# # #

about the editor- 10dec13- taupe

Why the Dutch cycle (It’s not an accident)

This posting is part of a stimulating dialogue in which two contrasting views of the role and practice of city cycling are discussed. Because the issues examined here are in many ways universal and fundamental to the success of a city cycling program, including the on-going early Spring of a much needed cycling Renaissance in Penang, we are pleased to be able to share this first article with our readers. (PS. We need more creative disagreement between informed people such as this. If everyone agrees too quickly mediocrity invariably results. Sustainability is hard and challenging work.)

netherlands-amsterrdam-cycle-path

Continue reading

Penang report excerpts: Pedestrian Overpasses

6.1           Pedestrian Overpasses

 A pedestrian overpass allows pedestrians safe crossing over busy roads without impeding traffic.

malaysia penang ped overpasses stairsThere was a time that these grafted bits or road-related infrastructure seemed to make sense. A mark of that time was the implicit assumption that “traffic” meant  cars and that it made perfect sense to give them priority over pedestrians, cyclists and anybody else who might wish to cross a busy road. That time has now passed.

Continue reading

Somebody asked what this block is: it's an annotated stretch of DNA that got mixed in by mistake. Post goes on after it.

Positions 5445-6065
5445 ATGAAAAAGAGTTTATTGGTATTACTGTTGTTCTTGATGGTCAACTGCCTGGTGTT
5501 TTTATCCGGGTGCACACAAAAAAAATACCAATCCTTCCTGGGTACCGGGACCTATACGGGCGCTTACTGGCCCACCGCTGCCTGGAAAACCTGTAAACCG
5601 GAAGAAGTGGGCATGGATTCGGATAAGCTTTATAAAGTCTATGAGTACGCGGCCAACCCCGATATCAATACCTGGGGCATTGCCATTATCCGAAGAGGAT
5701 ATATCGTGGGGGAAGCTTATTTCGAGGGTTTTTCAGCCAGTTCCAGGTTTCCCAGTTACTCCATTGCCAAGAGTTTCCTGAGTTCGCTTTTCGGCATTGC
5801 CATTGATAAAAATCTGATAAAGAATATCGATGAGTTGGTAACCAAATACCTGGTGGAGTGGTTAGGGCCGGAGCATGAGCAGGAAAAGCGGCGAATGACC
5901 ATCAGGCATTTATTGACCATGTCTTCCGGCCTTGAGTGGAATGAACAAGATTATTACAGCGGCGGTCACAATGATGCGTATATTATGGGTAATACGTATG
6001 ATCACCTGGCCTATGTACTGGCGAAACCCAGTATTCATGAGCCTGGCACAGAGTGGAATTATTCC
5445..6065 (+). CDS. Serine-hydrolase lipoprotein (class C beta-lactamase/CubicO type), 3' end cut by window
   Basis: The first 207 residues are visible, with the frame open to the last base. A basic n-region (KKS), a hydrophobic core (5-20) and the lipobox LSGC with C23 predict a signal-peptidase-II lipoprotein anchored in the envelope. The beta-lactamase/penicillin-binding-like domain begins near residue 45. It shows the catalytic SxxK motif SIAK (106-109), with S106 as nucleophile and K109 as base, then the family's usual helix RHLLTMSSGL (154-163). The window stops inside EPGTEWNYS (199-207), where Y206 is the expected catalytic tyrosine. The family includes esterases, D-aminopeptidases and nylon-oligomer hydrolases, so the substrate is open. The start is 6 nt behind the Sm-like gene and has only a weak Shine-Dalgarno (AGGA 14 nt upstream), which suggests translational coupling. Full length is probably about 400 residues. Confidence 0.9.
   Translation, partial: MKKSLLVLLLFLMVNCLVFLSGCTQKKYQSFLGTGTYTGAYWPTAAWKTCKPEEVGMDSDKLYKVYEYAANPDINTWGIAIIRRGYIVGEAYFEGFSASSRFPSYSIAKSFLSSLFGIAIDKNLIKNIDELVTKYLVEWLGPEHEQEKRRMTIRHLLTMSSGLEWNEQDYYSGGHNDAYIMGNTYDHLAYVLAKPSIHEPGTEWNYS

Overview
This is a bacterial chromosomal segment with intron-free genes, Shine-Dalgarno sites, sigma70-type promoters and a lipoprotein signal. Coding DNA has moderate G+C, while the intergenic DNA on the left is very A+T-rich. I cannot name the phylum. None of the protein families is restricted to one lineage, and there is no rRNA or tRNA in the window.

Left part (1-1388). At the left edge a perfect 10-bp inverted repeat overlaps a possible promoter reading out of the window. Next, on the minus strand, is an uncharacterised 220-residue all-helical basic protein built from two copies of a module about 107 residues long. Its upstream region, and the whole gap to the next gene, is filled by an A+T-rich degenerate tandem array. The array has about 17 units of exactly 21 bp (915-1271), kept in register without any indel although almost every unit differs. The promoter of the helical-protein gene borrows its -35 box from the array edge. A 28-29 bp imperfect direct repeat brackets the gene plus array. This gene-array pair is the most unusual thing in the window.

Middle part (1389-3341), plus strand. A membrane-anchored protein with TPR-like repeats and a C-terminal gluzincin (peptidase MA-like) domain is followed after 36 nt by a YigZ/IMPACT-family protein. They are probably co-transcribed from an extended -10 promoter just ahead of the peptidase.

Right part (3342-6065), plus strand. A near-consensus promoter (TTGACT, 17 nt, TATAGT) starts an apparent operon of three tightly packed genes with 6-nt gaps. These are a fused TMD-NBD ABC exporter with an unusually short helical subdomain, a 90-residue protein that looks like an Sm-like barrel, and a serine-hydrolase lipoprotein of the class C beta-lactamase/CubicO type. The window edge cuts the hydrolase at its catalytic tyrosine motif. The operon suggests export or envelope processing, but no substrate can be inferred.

Carsharing in Hungary – Starting from scratch

- Csaba Mezei reports from Budapest

In the field of mobility, Hungary typifies the formerly communist countries of hungary carsahre avalonCentral and Eastern Europe. Municipal public transport is well-developed and its modal share is relatively high (e.g. 61 percent in the capital city Budapest). However, the quality of public transport systems is declining due to decreasing state subsidies. Car ownership is still a status symbol and governments are keen to placate car owners and support motorised individual transportation rather than sustainable community solutions. In cities the health impacts of transport include a high rate of respiratory decease and allergies. The situation can be expected to get worse with increasing air pollution (especially particulates), noise, and congestion.

Continue reading

Come out and claim the road – by Sunita Narain